TIJUANA — They are called Los Desarraigados (The Rootless Ones). Named after the hundreds of thousands of Tijuanans who were born elsewhere, they perform in theaters, on makeshift stages outdoors, in factories and even in mines in the state of Sonora, wherever crowds gather.
Although the group's leader does not like to be "boxed in" by the term "street theater," Los Desarraigados Grupo Teatral clearly is this city's premier agitprop troupe, performing constantly in the ancient tradition of street theater.
The troupe has a strong social conscience. The members have collectively written plays oriented toward the concerns in Tijuana. "La Linea Pues'n!" ("The Border, Right On!") came out of a desire to advise migrants from the interior on what would happen if they came to Tijuana seeking to cross the border.
"We knew we couldn't stop them from coming," said Los Desarraigados director Saul M. Garcia. "We saw that the problem was the people who abused them."
Garcia and the other actors wrote a play about the problems migrants face: bandits and others who prey on them, and U.S. Immigration and Naturalization Service agents. The troupe has performed the play throughout the interior of Mexico. "At least we can warn them what to avoid when they come here," Garcia said.
Actor-director Garcia, who founded Los Desarraigados 15 years ago, has taken the theater into most of Tijuana's neighborhoods and schools as well as into other cities in Baja California and other states across Mexico.
"In the city we had 15 years ago, we had to work a lot to preserve our traditions and our values in the Mexican frontier so close to the United States," Garcia said in a recent interview. "We also needed a channel of communication to analyze society's rights and wrongs." Garcia liked theater as a communication medium, especially its "rich combination of the arts," including music and scenic design.
This month Los Desarraigados began its ninth annual theater festival, a month of free performances, a new one each day by a number of visiting theater companies, including works by poets and a guest dance troupe.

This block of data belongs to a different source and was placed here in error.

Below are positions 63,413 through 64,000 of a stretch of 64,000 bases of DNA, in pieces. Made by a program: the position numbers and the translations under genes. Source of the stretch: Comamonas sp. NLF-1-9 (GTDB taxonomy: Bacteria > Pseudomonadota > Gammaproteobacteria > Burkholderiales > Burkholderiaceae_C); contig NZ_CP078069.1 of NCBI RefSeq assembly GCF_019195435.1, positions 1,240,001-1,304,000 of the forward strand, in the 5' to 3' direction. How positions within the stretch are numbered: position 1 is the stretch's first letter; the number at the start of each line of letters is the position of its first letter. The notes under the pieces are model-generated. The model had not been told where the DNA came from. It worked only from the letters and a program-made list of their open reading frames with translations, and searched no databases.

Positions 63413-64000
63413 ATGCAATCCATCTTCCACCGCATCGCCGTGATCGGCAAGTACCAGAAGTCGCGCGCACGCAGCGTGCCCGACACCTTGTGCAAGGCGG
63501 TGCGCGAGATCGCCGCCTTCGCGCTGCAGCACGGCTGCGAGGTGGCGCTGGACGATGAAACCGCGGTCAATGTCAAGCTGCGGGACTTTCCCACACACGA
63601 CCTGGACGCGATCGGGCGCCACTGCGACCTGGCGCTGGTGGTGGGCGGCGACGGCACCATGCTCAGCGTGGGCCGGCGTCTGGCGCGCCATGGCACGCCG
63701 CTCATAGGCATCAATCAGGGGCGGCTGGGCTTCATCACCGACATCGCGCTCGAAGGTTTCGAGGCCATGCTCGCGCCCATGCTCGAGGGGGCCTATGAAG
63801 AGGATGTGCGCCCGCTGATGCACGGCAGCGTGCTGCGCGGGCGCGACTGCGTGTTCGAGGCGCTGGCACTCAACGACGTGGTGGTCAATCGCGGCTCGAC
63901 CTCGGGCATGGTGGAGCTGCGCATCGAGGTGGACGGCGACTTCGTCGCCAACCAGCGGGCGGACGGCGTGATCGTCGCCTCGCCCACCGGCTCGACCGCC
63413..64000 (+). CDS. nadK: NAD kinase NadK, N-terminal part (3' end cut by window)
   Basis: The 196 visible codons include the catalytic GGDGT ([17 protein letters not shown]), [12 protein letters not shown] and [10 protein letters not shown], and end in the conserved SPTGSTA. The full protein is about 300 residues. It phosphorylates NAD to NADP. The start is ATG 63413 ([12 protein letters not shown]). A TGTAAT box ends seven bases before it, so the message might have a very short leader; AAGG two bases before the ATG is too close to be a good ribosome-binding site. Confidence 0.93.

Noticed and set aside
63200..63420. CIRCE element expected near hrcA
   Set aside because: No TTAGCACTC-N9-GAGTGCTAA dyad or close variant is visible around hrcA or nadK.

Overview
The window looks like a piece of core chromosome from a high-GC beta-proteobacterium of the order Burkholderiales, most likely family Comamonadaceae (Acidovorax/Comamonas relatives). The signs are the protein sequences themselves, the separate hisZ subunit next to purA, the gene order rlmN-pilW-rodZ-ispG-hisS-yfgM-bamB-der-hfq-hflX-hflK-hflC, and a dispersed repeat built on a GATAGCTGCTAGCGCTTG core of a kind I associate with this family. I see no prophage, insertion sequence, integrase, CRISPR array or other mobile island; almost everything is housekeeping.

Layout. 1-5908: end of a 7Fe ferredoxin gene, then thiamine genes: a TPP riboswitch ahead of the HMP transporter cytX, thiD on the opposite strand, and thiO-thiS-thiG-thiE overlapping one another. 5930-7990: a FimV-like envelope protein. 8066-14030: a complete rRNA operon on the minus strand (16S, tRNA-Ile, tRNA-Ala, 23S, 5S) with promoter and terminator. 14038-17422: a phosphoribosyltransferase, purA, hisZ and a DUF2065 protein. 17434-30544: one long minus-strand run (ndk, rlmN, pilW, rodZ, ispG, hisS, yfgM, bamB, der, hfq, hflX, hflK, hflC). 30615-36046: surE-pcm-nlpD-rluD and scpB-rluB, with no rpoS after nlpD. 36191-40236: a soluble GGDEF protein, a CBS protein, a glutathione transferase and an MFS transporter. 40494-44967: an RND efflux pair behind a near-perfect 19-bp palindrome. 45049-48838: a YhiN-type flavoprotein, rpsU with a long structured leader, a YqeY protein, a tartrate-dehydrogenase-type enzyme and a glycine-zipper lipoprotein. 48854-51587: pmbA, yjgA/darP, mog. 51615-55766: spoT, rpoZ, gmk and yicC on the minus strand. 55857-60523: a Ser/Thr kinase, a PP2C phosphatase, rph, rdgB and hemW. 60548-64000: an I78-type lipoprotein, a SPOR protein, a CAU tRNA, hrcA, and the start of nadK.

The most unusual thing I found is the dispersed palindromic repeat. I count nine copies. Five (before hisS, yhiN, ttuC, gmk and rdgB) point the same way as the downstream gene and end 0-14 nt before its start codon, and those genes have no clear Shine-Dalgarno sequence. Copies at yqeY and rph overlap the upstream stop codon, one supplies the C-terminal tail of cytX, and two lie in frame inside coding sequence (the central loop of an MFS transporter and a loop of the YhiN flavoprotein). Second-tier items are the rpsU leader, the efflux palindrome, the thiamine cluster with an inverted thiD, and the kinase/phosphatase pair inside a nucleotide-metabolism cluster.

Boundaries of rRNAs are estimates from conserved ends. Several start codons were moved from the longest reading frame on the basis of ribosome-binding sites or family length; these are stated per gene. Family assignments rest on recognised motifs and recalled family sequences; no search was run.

Garcia prides himself on the fact that the company has been able to attract, board and feed the visiting performers without government subsidy. The troupes from Ensenada and Mexicali and other cities pay their way to and from Tijuana. Los Desarraigados arranges through restaurants and friends of the theater to provide food and lodging.
Members of the company also help raise money for the annual festival by working at the border crossing on the six weekends before the festival, selling soft drinks to those stranded in the long lines.
Although the festival is performed each year at the Social Security Building theater, Los Desarraigados does not have a home of its own. But in 15 years, Garcia and a small core of the performers have established a team that handles production as well as front office and publicity chores for its busy schedule.
The members of Los Desarraigados have to make their livings in other businesses. Garcia, who began the company while still a teen-ager, teaches drama and acting. It seems he can't get enough theater.
"That's my job and my vocation," he said. "I believe I found myself too early. But when my time comes, I'll be happy with what I've done."